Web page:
I hope you’ll join me over at Ann’s place to unwrap the great gift, always beautiful but not always easy to receive, of summer at Maplehurst.

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Making Room For Peace (A Series On Simplicity)

He stood, leaning on a shovel, taking a break from digging out tree roots in my neighbor’s yard. He was on one side of the split-rail fence. I was on the other. He looked past my shoulder, watching the chickens scratch and peck.

He said, “I like your chickens. Your home. It is like my country. It is like my home in Mexico.”

*

He’d been in our home for days. He and his team. Drilling holes. Snaking pipes behind plaster walls. Jonathan told me later what he said as they stood, talking, out in the yard.

He said, “Your home is so peaceful. It reminds me of my country. It reminds me of Vietnam.”

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I doubt that a red-brick farmhouse in Pennsylvania looks like Mexico. It seems unlikely to me that it looks anything like Vietnam. But there is something about this house on a hilltop. This old house with its gardens and chickens and songbirds. Something about it whispers Peace. Something about it sings Home.

Most miraculous of all, to me at least, is that the whispers are louder than the noise of my four children (or my own responses to those children). Louder than brothers fighting or toddlers tantrum-ing.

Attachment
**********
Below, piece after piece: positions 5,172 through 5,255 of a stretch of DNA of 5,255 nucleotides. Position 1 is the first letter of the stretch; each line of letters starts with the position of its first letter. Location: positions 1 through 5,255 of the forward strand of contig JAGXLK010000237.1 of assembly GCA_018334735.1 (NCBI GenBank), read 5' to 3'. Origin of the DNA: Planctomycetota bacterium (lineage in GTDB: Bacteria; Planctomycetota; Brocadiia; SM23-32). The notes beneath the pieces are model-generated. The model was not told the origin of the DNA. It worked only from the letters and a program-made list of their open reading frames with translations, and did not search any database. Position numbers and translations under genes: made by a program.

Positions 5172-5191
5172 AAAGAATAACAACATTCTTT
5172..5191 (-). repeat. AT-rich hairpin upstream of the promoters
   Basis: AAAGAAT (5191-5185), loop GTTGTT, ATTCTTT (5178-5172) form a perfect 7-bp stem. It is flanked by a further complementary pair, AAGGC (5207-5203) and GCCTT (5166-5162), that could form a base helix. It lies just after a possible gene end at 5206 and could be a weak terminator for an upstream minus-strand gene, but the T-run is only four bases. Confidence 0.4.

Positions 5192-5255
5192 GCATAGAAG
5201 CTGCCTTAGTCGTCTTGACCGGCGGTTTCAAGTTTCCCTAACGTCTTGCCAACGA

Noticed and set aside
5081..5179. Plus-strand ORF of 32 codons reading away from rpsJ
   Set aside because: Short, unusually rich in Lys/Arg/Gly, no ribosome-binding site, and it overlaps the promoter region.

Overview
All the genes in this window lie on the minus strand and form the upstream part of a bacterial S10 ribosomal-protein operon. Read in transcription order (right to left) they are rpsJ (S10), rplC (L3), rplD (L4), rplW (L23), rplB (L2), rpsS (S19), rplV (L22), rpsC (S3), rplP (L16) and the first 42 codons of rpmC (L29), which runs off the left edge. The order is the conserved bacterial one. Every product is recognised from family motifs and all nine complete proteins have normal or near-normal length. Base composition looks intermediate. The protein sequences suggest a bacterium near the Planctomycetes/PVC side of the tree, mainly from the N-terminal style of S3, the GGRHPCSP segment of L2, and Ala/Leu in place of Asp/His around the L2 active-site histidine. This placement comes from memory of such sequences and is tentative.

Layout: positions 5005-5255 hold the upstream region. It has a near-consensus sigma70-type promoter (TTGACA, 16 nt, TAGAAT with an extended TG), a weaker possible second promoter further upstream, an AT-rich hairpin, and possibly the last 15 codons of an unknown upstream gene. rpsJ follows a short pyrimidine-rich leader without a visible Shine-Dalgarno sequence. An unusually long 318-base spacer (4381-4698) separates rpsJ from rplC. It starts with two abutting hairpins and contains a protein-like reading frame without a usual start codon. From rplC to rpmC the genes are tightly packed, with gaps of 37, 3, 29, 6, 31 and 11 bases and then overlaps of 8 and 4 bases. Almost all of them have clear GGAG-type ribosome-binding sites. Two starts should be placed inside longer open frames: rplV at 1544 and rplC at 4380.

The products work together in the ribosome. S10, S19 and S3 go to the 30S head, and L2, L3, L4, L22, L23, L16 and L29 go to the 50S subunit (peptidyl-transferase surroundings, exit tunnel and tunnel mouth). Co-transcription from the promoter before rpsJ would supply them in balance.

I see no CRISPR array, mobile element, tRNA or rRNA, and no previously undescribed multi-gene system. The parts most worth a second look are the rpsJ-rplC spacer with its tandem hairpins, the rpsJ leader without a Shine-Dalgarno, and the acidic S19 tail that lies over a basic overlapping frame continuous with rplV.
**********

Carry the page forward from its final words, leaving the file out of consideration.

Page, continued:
Whispers so loud, so insistent, they make grown men pause. And remember.

And dream of home.

*

As long as Jonathan and I have been making homes together (whether a tiny apartment, a city high rise, a suburban split-level, or a century-old farmhouse) visitors have said the same thing:

Your home is so peaceful.

I have heard those words with gratitude but also with detachment. Because surely that peace had nothing to do with me?  It wasn’t something I created or controlled.

It was a gift. Always and only a gift.

*

Thad

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Peace is not merely the absence of conflict or violence. It is a presence. It is a place.

It has a prince.

It is a gift. But like so many good gifts, it can also be cultivated. Like soil.

We can slap down some concrete and rid ourselves of all that bothersome dust. Or we can grow tomatoes. Or flowers. We can sow peace. We can water it. We can watch it flourish.

Like gardening, it is hard work. It is a daily discipline.

*

How do we cultivate peace? In our hearts, our homes, our communities?

I think we begin by making room for it.

So many of us, myself included, live with too much. Too much in our closets and too much in our day planners. We see an empty shelf, and we fill it. We stumble on an empty moment, and we pounce on our to-do list. We feel some hunger and we rush … to the pantry, to the television, to the computer.